In this article...
In this article, we explain how to expunge marijuana possession convictions from your criminal record in Illinois once the new law legalizing Marijuana in 2020 becomes effective.
This article explains how to expunge marijuana possession convictions from your criminal record in Illinois once the new law legalizing marijuana in 2020 becomes effective. We answer the questions:
- What does it mean to expunge a marijuana possession conviction?
- What types of marijuana convictions are eligible for expungement in Illinois under the new law?
- When can a marijuana possession conviction be expunged in Illinois?
- How to expunge a conviction for marijuana possession in Illinois; and
- Should I hire an attorney to expunge my marijuana conviction?
To learn more about the new law legalizing marijuana in Illinois, check out our article: New Illinois Law Legalizing Marijuana in 2020: Frequently Asked Questions.
What Does it Mean to Expunge a Marijuana Possession Conviction?
Expunging your criminal record means that records related to a particular criminal charge will be removed from public view and physically destroyed. An expunged criminal charge is not visible in background checks, and employers are not permitted to consider an expunged charge when making hiring decisions.
What Types of Marijuana Convictions Are Eligible for Expungement in Illinois Under the New Law?
Under the new law, some drug possession convictions will be automatically expunged. If you received a conviction for possessing up to 30 grams of cannabis and the conviction was not related to a more serious crime, your conviction is likely to be automatically pardoned and expunged from your record.
If you have a conviction for possession of between 30 and 500 grams of cannabis or possession of drug paraphernalia, your conviction will not be automatically expunged, but, beginning in 2020, you will have the opportunity to petition the court to expunge the conviction affirmatively.
When Can A Marijuana Possession Conviction Be Expunged In Illinois?
After January 1, 2020, you can petition to expunge a marijuana possession conviction once three years have passed since your sentence has been completed.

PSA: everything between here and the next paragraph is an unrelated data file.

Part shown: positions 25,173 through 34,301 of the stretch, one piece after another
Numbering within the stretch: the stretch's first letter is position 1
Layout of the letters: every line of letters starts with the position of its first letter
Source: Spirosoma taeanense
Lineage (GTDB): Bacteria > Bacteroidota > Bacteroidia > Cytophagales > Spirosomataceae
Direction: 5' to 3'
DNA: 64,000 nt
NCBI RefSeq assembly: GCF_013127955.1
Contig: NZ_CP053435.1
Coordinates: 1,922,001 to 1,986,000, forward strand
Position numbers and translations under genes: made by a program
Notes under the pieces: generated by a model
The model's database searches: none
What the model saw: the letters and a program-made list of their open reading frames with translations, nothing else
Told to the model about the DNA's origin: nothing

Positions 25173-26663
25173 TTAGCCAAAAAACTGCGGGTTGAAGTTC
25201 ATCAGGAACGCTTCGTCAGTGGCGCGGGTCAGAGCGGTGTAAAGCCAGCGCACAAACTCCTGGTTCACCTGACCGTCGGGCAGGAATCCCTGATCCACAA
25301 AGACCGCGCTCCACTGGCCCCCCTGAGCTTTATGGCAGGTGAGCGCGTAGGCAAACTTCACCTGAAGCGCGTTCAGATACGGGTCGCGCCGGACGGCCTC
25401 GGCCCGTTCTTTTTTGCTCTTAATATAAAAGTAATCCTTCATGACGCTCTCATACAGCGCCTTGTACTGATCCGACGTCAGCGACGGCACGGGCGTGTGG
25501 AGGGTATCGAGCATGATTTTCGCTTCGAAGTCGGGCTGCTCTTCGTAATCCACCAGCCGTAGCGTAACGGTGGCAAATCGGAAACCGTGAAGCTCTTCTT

How to Expunge a Conviction for Marijuana Possession in Illinois
The first step in expunging a conviction for marijuana possession from your criminal record is to file a petition for expungement with the county's circuit court that issued the conviction. Expungement petition forms can be found on most county clerks’ websites. You will generally be required to pay a fee to the clerk when you file the expungement petition.
The Illinois State Police, the arresting agency, and the municipality's chief legal officer who made the arrest will receive notice of your expungement petition. They will have 60 days to file an objection to the expungement.
If none of the above agencies object, the judge will generally enter an order granting the petition within six months. Otherwise, the court will hold a hearing to determine whether to grant your petition.
For more on this, check out our article: Illinois Expungement Explained.
Should I Hire an Attorney to Expunge My Marijuana Conviction?
If there are any mistakes in your expungement petition, you will have to start the process over, or your petition may simply be denied. Because the expungement process can take six months, this delay may cause significant problems. An attorney can ensure that the petition is filled out correctly the first time and give you the best opportunity for success. Working with an attorney for your expungement is inexpensive and will save you significant time and effort in navigating the process.
What to Expect From a Consultation
The purpose of a consultation is to determine whether our firm is a good fit for your legal needs. Although we often discuss expected results and costs, our attorneys do not give legal advice unless and until you choose to retain us. Consultations may carry a charge, depending on the facts of the matter and the area of law. The cost of your consultation, if any, is communicated to you by our intake team or the attorney.